Decades of evidence indicate that high-quality early childhood education positively affects children. Yet studies reveal that too few programs implement high-quality programming. To date, improvement efforts have primarily focused on what occurs within the classroom. The Ounce of Prevention Fund (Ounce), in partnership with the University of Chicago Consortium on School Research (UChicago Consortium), strives to broaden the focus of improvement efforts beyond the classroom to organizational conditions that support teachers and the relationships among staff, children, and families.
The Ounce has created Early Education Essentials, an innovative new framework and measurement system to diagnose and strengthen organizational conditions in early childhood education. The measurement system consists of:
Interactive reports with survey data visualizations.
Data-use and improvement tools.
Early Education Essentials consists of six essential organizational conditions. Five align with the K-12 5Essentials framework created by the UChicago Consortium, and the sixth is a new essential which captures parents’ unique perspective - Parent Voice (see image 1).
Early Education Essentials evolved from the five essentials framework and K-12 5Essentials surveys, building off decades of research by the UChicago Consortium, and demonstrating that schools strong in at least three of the five essentials are 10x more likely to substantially improve student engagement and achievement in reading and math (see graph 1).
Ounce researchers adapted the teacher survey and created a new parent survey for early childhood education settings. A recent validation study confirmed that scores on the Early Education Essentials surveys are directly related to the quality of teacher-child interactions (as measured by the CLASS-PreK) and children’s attendance outcomes (see graph 2 & 3).
In addition, researchers spent time observing and talking with leaders, teachers, and families in early childhood education programs whose survey responses indicated that their essentials were either very strong or very weak. They found that differences in organizational climate and conditions were stark and unmistakable. A recent report described strong organizational environments and how they empower leaders, teachers, and families to aspire to and realize higher-quality practices and better outcomes for young children.
Attendees of this year’s Teachstone InterAct CLASS Summit will have the opportunity to learn more about Early Education Essentials at the following session: The Early Education Essentials: Using Teacher and Parent Survey Data to Strengthen Organizational Climate and Conditions Essential to Improvement. Session attendees will learn how the measurement system can be used in combination with the CLASS to strengthen quality in early childhood education programs. They will hear success stories from the growing number of programs across the country who are currently using the Early Education Essentials to guide improvement.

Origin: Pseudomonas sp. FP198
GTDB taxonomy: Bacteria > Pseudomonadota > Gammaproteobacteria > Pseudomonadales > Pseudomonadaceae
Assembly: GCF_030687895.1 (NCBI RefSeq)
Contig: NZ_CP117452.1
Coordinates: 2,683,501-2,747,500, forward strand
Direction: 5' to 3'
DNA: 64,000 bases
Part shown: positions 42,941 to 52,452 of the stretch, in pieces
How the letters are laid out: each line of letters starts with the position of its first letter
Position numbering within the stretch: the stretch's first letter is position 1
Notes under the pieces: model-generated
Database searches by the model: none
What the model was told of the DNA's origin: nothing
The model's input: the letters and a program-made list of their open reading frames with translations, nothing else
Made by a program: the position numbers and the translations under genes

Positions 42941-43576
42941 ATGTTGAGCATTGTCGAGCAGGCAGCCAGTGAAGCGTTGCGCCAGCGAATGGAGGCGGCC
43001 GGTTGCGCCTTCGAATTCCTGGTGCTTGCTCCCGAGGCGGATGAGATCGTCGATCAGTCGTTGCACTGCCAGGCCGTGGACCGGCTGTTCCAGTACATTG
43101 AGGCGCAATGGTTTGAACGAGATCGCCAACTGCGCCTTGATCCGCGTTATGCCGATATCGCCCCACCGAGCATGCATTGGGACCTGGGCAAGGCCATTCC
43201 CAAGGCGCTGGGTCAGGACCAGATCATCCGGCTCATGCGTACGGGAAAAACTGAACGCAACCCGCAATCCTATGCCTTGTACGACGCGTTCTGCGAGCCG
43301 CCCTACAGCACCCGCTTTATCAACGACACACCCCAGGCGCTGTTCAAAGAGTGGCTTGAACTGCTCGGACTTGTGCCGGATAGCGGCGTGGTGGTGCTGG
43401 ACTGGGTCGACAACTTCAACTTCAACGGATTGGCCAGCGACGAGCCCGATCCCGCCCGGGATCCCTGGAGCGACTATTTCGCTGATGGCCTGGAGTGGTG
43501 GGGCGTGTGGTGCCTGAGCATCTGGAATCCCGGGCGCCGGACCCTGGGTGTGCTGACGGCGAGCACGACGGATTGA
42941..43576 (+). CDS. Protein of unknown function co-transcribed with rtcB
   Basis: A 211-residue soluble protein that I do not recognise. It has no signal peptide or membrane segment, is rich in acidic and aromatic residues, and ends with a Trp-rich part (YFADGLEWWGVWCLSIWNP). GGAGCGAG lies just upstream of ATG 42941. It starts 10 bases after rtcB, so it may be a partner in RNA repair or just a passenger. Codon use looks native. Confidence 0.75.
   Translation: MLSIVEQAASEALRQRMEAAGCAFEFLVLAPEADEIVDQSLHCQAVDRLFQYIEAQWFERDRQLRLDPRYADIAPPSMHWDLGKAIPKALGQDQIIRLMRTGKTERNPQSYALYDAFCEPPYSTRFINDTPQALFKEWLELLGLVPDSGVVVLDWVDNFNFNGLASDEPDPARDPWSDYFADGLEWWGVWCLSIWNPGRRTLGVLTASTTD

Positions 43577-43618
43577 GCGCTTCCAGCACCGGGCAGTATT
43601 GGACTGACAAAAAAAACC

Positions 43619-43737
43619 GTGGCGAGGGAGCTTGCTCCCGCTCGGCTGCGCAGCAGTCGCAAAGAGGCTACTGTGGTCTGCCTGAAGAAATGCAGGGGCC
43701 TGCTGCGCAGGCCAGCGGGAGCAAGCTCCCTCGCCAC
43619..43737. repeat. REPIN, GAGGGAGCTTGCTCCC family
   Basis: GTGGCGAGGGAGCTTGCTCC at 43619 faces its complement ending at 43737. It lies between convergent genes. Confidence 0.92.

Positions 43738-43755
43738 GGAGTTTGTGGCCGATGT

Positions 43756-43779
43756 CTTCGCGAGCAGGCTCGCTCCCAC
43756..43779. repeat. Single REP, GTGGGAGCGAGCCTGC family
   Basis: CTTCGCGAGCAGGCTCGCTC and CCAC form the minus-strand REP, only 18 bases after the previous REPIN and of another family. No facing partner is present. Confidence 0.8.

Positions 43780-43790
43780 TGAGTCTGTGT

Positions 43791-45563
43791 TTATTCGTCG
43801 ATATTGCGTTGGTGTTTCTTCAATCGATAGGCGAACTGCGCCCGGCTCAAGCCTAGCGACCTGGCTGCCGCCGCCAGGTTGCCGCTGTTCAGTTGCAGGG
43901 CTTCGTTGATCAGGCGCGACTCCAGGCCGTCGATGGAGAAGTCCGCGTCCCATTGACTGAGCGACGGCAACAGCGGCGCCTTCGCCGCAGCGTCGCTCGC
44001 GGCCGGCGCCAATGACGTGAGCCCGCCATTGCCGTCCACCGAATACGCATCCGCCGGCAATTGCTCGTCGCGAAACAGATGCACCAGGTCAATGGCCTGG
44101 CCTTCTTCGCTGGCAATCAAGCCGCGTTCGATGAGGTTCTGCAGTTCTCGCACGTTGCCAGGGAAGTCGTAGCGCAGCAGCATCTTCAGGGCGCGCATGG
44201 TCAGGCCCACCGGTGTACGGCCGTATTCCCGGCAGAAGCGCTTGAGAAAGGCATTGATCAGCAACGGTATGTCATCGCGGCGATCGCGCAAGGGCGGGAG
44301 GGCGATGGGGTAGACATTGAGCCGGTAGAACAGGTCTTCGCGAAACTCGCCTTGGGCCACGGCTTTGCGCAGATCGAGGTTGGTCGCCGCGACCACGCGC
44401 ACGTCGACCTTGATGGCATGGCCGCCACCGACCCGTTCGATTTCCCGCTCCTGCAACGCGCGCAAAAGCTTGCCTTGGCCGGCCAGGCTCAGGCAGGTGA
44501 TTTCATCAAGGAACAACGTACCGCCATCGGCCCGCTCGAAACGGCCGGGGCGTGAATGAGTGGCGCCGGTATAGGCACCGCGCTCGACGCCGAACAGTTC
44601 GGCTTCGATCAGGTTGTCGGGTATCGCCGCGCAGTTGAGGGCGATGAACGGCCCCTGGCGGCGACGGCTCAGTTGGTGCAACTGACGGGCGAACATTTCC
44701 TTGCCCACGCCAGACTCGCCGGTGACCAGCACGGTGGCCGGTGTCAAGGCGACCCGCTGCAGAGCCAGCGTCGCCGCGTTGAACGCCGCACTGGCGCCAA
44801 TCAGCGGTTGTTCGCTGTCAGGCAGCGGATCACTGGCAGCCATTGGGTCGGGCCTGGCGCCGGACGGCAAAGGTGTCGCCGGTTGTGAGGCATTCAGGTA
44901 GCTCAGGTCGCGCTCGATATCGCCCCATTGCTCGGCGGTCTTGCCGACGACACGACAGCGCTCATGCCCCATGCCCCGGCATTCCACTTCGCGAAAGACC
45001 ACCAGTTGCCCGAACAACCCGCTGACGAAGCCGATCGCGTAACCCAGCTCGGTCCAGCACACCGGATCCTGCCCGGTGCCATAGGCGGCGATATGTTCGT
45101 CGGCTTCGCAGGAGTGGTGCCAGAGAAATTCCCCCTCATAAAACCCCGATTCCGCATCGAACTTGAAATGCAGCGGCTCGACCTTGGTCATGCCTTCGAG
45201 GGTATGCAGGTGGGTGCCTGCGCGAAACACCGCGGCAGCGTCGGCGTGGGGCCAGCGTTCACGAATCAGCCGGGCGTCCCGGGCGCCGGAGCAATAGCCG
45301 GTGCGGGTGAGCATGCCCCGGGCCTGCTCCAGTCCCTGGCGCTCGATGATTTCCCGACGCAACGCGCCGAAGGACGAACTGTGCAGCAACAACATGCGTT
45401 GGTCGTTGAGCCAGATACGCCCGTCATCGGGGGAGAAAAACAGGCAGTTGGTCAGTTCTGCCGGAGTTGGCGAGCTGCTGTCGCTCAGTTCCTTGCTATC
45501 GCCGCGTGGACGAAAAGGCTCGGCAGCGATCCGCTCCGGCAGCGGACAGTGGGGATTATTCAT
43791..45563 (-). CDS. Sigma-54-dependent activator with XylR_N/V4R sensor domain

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When I was a teacher, I can remember taking care to intentionally plan differentiated, or individualized, instruction. And, when I was teaching pre-K I added the same level of intentionality to which materials were available in interest areas, and how I approached transitions throughout the day.
While any level of intentionally, specifically in relation to planning, is important -- I missed a critical opportunity in being more intentional in my interactions with the children in my class.
From coast to coast and around the globe, there’s a common thread that unites teachers: wanting to be better for their students.
Even when things are tough in education, educators are striving to be their best. Their dedication to equitable, ongoing development is what inspires Teachstone’s work. It will take a systematic, data-driven approach to reach the day when all children are afforded excellent education and care. And, we are enthusiastic partners in getting to that goal.
Hey there, Teachstone community! My name is Stephanie Lewandowski, and I am the Senior Product Manager for myTeachstone. Before joining Teachstone, I built digital products for education companies, financial institutions, and government agencies. I’m passionate about delivering impactful products, particularly the tools that make the everyday work of teaching and learning a little bit easier. As a parent, and as a product manager, I know how invaluable early childhood education is, and I’m inspired by the teachers in both my personal and professional life.
By the end of every summer, the education world erupts with talk about back-to-school. This year was no different. The air was full of optimism. Vaccines had rolled out, many of us took our first vacation in a year and a half, and my inbox was full of the “best back to school” sales. Sadly, as quickly as many schools welcomed children back into the classroom with open arms, they were forced to close again due to increases in COVID-19 infections.
Admins, teachers, students, and families alike may be feeling concerned, cautiously optimistic, pessimistic, or confused. If you’re like me, you might feel all of the above all at once. But, I am taking comfort in knowing that this year, we are armed with more data.